(Lto R) Daniel Garrie, Managing Partner of Law & Forensics, Gabrielle Taran, Assistant General Counsel for Cyber and Infrastructure Programs at the U.S. Dept of Homeland Security, James Quinn, Head of Security Architecture at Infotecs Americas, Nicholas Barone, IT Forensics Expert and Data Breach Responder, Director and Co-Head of the Cybersecurity Practice at Eisner Amper LLP, and Timothy Murphy, President of Thomson Reuters Special Services LLC, at the 7Th Annual Law Firm CFO CIO COO Forum, in New York on June 15, 2017.
As incidents abound, experts are still pushing for that cybersecurity wakeup call and are now pursuing the attention of the C-Suite.
While major breaches may point to a wide array of targets for hackers, lawyers are high on the list of potential victims. As U.S. Department of Homeland Security assistant general counsel for cyber and infrastructure programs Gabriel Taran said of preferred targets, lawyers “are very popular, and that’s not a good thing.”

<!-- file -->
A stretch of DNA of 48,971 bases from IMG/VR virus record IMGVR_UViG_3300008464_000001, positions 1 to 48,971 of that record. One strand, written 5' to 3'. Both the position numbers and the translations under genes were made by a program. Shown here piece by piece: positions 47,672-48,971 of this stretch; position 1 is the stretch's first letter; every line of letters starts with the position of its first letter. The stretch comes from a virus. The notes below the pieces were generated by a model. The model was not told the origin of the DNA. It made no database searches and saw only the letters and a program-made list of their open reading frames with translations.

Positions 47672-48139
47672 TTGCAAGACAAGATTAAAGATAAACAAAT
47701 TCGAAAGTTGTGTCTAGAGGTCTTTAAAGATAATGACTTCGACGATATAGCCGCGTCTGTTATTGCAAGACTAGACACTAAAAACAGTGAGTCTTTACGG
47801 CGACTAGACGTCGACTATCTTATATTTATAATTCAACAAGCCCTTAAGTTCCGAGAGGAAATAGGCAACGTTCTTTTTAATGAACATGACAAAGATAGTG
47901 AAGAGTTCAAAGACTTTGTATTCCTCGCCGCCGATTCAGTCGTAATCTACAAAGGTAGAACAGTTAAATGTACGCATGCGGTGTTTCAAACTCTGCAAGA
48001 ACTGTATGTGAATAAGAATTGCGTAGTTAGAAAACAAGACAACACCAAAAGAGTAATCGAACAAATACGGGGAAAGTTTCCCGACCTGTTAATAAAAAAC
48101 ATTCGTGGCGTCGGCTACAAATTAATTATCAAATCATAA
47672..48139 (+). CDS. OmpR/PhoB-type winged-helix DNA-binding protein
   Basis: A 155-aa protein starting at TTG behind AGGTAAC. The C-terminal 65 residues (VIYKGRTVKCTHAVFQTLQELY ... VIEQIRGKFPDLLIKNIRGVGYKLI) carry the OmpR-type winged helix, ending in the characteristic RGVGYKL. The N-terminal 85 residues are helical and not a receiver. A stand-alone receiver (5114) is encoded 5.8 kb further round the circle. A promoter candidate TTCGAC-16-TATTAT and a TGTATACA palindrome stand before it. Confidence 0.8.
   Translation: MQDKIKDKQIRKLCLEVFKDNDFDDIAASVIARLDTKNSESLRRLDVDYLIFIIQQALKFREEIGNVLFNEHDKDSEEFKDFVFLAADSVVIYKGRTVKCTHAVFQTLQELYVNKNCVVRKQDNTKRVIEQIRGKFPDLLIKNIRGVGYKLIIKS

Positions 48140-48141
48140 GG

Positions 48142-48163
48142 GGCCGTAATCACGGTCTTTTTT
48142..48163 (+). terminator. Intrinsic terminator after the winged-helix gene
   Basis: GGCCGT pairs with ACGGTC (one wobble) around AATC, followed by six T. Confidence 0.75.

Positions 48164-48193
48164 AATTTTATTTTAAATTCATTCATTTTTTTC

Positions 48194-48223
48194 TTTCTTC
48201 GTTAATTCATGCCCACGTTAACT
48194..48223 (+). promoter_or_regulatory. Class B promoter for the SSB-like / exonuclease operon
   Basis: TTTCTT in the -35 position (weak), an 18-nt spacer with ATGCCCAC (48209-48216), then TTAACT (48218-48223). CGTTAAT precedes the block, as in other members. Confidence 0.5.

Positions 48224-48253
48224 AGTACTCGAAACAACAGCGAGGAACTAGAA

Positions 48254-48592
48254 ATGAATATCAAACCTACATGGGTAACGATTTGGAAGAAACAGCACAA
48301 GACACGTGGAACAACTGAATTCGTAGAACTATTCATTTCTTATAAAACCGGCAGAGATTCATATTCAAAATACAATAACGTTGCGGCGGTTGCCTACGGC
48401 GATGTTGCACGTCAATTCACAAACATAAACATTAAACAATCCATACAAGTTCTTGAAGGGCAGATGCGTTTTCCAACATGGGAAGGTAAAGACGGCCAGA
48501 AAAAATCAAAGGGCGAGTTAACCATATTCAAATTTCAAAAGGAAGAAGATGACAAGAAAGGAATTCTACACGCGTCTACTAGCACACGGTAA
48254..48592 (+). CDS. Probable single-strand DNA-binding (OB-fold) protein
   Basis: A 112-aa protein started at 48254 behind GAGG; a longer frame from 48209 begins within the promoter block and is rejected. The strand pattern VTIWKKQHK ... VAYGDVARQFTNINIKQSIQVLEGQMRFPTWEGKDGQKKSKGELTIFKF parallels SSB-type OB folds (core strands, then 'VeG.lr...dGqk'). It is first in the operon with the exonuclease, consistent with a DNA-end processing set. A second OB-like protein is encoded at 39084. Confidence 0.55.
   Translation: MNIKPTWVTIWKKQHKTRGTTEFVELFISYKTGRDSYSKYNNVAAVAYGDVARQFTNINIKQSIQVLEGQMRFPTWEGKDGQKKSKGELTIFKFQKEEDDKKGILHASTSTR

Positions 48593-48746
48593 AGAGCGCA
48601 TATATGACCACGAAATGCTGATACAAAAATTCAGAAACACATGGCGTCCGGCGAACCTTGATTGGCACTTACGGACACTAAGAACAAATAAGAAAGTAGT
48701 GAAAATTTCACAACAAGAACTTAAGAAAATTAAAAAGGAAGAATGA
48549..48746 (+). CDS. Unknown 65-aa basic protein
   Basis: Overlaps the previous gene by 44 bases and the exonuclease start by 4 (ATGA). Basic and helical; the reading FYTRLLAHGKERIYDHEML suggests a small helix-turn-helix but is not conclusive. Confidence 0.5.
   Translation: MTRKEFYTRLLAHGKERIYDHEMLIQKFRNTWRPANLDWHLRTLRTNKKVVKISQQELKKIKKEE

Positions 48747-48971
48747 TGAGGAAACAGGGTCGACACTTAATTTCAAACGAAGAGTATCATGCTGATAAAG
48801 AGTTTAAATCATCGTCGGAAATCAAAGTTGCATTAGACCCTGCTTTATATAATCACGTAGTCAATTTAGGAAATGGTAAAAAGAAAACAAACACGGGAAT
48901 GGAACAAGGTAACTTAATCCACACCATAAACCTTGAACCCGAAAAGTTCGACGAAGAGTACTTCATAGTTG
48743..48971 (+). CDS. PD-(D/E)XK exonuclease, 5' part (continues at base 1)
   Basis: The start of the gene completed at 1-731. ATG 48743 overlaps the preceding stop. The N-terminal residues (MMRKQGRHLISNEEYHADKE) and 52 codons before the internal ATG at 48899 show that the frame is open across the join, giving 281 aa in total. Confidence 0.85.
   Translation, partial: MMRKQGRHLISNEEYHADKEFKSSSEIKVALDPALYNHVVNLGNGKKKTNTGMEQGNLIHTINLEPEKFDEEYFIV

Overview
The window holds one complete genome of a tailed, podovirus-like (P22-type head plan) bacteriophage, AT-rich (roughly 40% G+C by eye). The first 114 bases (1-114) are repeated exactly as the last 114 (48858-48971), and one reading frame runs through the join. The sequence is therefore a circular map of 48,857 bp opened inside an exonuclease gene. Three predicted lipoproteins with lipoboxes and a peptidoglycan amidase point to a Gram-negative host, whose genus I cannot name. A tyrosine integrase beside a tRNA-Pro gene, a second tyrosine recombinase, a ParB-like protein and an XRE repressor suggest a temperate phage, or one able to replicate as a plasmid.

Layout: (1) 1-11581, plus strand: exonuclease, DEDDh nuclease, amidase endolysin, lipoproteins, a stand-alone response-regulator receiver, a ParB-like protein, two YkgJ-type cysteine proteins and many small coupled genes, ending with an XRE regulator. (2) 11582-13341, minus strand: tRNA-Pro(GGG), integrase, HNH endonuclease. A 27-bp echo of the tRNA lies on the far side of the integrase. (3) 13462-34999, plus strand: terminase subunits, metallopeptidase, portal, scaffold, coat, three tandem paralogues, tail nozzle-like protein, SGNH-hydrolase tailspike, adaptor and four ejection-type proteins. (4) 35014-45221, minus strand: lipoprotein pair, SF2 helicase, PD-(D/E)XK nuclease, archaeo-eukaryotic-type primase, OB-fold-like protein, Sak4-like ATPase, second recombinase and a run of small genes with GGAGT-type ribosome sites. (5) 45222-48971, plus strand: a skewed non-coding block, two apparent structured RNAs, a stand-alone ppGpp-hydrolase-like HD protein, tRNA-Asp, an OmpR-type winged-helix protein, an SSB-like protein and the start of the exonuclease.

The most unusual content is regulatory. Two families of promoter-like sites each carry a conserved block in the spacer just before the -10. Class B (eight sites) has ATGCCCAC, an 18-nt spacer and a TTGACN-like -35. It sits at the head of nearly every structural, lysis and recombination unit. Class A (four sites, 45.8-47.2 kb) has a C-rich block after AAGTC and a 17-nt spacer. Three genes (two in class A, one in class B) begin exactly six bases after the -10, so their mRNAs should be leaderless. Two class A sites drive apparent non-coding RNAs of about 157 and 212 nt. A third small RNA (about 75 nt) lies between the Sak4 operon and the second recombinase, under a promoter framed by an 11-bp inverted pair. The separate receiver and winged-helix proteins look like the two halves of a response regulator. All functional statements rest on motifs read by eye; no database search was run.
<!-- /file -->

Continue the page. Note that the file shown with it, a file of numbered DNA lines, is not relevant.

Taran and others across the private and public sectors addressed law firms’ current state of cyber affairs on June 15 at Thomson Reuters’ CFO/CIO/COO Forum. Their panel, titled “A Rumor of War: Regulation, Revelations & the State of Cybersecurity in 2017,” looked at what happens in a breach, how law firms have and should respond, and challenges to pushing forward with security initiatives.
Integral to an up-to-date cybersecurity approach is getting the attention of the C-suite, or partner in a law firm, level. Timothy Murphy, president at Thomson Reuters Special Services, said that CIOs and CFOs are necessary for bridging that gap.
“This is the most significant threat this country, businesses and law firms face,” said Murphy, who was previously deputy director of the FBI. Meanwhile, public policy remains “too slow,” while “public, private partnerships are still too narrow,” and the “tools and methodologies we use today are wholly outdated. We’re not on the cutting edge.”
Costs of a Breach